Despite winning 23 of 26 games heading into the 2013 NBA playoffs, the Denver Nuggets became an intriguing upset in their series with the sixth-seeded Golden State Warriors due to some major injuries that hit this team down the stretch. While Ty Lawson was able to return and battle through plantar fasciitis, smooth-shooting forward Danilo Gallinari‘s season went kaput following arthroscopic knee surgery.
At the time of injury, Gallinari was posting career-high per-game averages of 16.2 points and 5.2 rebounds — and perhaps most pertinent to the Nuggets faltering in the first round against Golden State — he was leading the team with 135 3-pointers at the time of injury on April 4.
The Nuggets gave the obligatory “no excuses” quote to reporters, which is honorable, but you can tell just how much they recognize Gallinari’s critical role in the offense.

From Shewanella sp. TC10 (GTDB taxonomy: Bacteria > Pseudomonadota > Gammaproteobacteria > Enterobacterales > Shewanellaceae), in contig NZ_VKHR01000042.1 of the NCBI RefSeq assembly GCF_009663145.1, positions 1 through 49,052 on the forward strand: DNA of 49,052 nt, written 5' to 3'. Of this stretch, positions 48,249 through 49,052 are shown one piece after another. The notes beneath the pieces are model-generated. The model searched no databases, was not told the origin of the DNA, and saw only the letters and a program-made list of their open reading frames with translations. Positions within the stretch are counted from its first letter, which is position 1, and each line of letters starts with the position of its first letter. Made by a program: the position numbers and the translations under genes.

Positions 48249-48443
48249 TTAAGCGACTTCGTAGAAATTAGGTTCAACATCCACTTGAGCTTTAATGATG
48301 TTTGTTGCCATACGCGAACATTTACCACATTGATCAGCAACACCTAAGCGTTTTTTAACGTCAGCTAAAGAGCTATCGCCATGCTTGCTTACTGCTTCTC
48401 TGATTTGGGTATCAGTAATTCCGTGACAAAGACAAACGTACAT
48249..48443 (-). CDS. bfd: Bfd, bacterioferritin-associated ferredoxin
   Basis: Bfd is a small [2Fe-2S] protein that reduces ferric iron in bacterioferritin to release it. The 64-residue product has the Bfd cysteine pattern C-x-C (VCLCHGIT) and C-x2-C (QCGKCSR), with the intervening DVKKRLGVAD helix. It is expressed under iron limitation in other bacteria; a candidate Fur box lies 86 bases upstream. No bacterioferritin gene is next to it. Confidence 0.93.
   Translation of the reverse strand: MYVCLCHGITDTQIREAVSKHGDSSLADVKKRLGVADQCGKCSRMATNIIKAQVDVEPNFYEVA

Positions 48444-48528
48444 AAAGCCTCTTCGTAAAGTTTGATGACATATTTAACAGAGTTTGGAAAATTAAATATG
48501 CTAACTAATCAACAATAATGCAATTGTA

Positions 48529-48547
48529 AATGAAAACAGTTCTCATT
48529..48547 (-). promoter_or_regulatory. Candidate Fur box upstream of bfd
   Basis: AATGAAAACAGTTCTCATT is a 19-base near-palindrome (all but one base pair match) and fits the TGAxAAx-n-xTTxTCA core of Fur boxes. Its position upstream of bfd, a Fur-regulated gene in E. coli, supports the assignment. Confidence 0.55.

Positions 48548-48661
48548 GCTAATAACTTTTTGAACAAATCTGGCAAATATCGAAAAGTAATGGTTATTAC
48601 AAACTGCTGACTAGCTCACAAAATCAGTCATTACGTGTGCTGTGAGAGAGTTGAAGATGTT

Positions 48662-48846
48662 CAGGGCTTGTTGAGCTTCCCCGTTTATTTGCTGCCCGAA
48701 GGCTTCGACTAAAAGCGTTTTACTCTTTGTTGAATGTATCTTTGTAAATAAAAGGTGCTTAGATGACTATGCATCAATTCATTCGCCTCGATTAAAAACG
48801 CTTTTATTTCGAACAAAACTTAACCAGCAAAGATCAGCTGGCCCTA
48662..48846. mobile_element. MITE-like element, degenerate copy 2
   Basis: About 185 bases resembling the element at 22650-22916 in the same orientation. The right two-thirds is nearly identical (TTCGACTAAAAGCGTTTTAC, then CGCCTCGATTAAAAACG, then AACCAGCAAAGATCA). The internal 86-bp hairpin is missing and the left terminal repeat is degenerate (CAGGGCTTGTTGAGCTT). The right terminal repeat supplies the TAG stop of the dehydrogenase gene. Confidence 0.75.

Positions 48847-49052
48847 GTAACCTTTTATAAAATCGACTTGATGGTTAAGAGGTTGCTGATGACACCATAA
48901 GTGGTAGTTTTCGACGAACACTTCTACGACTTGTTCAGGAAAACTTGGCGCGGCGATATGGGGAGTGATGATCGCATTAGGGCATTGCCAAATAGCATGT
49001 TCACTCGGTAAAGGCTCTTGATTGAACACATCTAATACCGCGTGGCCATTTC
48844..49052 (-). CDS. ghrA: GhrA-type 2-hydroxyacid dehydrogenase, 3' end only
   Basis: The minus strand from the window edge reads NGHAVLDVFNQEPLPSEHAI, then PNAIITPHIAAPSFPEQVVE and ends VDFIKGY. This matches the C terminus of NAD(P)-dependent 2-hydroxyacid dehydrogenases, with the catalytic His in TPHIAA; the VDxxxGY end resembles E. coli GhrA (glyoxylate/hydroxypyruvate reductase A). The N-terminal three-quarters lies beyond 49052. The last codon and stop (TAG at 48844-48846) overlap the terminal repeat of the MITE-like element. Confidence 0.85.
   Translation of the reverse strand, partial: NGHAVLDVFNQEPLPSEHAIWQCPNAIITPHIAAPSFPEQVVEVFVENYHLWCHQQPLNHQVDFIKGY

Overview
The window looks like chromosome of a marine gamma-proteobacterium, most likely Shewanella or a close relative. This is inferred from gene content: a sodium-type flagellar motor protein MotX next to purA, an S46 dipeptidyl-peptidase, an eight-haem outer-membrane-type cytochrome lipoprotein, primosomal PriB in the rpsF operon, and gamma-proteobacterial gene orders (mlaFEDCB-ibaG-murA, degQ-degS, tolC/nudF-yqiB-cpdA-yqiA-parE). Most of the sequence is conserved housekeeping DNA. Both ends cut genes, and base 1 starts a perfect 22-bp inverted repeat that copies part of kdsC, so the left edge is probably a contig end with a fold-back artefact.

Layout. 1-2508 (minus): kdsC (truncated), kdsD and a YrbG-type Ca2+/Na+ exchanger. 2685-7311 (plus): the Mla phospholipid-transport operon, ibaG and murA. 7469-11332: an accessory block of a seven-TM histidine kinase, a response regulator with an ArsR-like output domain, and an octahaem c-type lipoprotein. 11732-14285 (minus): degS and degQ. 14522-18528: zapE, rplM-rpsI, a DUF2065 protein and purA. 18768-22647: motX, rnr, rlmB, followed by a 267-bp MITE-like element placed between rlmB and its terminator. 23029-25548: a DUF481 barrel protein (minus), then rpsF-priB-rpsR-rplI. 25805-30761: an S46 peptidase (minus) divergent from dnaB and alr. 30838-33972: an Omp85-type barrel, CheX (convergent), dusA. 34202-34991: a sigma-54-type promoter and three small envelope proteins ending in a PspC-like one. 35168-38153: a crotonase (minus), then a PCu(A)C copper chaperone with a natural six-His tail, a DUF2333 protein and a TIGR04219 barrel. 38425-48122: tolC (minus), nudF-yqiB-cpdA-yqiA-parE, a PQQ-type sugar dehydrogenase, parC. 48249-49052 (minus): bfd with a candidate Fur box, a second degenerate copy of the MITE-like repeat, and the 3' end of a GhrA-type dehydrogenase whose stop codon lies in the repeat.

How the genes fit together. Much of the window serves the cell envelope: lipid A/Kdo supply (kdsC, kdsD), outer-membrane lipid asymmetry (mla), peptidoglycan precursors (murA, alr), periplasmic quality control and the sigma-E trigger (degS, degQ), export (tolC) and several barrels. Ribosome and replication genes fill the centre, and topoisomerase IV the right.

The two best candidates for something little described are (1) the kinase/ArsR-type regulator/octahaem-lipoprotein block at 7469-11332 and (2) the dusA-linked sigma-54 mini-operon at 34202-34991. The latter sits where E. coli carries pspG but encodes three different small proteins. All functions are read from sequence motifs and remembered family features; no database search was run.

“We do miss him but we can’t be worried about that,” forward Kenneth Faried said, via The Associated Press. “We had to go out there and do what we had to do. Without him it is tough because he’s our leading scorer.”
Battling against the most prolific backcourt duo in NBA history when it comes to the 3-pointers, the Nuggets couldn’t stand a chance when they tried to trade trays with the likes of Stephen Curry and Klay Thompson.
It may have been center Andrew Bogut that proved a major “X” factor in the deciding Game 6 loss, but the chasm between the teams’ long-range shooting numbers is hard to overcome. While the Warriors shot over 50 percent from three in those momentous third quarters of this series, Golden State’s mark for the entirety sits at just 31 percent.